Mozart was in love with the sound of the clarinet. He wasn’t able to fully express on paper his adoration for the instrument until the last few years of his life when he met and befriended Anton Stadler. A close friend of Mozart’s and fellow Freemason, Stadler was one of the great clarinetists of Mozart’s time. He was Mozart’s inspiration for this piece as well as the Clarinet Concerto (K. 622). Both this piece and the concerto were written originally for basset clarinet, an instrument whose design was mostly improvisations by Stadler himself.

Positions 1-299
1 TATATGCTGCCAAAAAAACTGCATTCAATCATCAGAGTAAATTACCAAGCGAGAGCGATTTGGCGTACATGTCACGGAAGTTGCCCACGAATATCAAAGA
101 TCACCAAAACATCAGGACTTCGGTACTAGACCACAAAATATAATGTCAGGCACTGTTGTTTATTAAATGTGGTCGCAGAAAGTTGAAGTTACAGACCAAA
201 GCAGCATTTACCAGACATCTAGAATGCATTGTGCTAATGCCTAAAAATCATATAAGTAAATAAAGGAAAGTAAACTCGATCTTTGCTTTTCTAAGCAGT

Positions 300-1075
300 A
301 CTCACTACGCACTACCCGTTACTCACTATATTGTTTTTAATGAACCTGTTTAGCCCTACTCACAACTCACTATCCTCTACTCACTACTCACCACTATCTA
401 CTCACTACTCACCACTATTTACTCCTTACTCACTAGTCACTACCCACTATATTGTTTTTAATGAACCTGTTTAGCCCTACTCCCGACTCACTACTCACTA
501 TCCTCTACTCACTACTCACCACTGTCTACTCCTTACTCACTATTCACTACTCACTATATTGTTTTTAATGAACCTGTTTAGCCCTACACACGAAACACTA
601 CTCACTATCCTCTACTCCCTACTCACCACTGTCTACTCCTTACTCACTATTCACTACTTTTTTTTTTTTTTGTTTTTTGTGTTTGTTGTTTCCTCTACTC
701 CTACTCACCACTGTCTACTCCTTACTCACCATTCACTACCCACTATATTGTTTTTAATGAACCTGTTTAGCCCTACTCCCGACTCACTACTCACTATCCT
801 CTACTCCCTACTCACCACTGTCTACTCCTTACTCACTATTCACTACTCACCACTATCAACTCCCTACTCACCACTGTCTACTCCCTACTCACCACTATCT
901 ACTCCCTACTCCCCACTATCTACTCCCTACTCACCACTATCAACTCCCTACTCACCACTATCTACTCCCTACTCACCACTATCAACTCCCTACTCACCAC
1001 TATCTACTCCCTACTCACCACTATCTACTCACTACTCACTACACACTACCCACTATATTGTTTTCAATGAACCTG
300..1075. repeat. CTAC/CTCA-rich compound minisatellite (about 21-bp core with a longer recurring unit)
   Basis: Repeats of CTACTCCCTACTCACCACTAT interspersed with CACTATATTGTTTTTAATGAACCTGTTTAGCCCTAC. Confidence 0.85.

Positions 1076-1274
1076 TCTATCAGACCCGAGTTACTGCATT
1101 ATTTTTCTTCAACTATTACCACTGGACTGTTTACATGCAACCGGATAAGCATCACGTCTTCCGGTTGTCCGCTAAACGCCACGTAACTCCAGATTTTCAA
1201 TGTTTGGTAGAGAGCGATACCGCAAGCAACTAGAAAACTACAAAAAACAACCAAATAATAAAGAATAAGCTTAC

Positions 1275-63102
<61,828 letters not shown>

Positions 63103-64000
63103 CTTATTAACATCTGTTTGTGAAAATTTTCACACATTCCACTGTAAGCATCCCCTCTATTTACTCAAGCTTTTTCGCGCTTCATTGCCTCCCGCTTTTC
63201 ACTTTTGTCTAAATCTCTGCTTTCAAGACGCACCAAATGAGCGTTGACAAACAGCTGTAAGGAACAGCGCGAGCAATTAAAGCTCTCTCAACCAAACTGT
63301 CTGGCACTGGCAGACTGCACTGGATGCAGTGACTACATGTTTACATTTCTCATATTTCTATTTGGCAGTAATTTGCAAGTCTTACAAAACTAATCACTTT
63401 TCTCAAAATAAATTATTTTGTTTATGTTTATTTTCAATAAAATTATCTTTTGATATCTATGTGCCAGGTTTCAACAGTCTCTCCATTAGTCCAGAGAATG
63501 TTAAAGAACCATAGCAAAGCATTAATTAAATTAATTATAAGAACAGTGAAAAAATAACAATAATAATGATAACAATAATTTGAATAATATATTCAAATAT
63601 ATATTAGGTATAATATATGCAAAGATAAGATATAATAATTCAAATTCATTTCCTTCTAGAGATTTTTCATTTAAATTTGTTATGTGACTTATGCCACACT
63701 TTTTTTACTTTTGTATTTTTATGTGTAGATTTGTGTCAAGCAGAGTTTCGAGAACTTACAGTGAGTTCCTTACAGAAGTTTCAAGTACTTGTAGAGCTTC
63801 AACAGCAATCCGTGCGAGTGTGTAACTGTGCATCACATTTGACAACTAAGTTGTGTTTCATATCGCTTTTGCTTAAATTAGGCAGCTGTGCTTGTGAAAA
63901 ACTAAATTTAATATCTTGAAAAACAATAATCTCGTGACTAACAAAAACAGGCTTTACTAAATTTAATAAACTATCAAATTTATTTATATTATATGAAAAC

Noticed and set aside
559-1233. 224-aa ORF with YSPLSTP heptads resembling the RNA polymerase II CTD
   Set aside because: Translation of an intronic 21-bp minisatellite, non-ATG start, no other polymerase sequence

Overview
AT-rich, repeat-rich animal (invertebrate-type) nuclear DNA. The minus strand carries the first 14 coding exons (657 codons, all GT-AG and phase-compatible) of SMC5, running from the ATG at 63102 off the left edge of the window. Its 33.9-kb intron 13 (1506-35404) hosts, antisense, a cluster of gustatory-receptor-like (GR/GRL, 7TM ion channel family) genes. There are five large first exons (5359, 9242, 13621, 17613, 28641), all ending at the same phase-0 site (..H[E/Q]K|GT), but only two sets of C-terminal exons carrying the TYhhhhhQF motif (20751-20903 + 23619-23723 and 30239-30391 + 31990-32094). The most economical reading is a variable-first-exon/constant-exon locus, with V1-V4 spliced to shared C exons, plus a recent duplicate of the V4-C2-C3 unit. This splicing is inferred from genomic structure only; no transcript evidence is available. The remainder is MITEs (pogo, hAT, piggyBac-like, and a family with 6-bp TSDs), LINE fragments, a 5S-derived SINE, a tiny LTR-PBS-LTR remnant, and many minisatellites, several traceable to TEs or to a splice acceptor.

In the first movement, the clarinet is not the only soloist; the melody is passed throughout the quintet, highlighting the beauty of each of the stringed instruments. The Larghetto however belongs completely to the clarinet, and the muted strings allow the middle register of the clarinet to shine through. The Menuetto and Trios are very dance-like, and again the clarinet blends into the quartet taking a more ensemble role instead of a solo role. The Allegretto con Variazioni is a bit capricious, as the mood constantly changes. Near the end, an adagio section acts as an interlude to introduce the coda, which gives the piece a sparkling finish.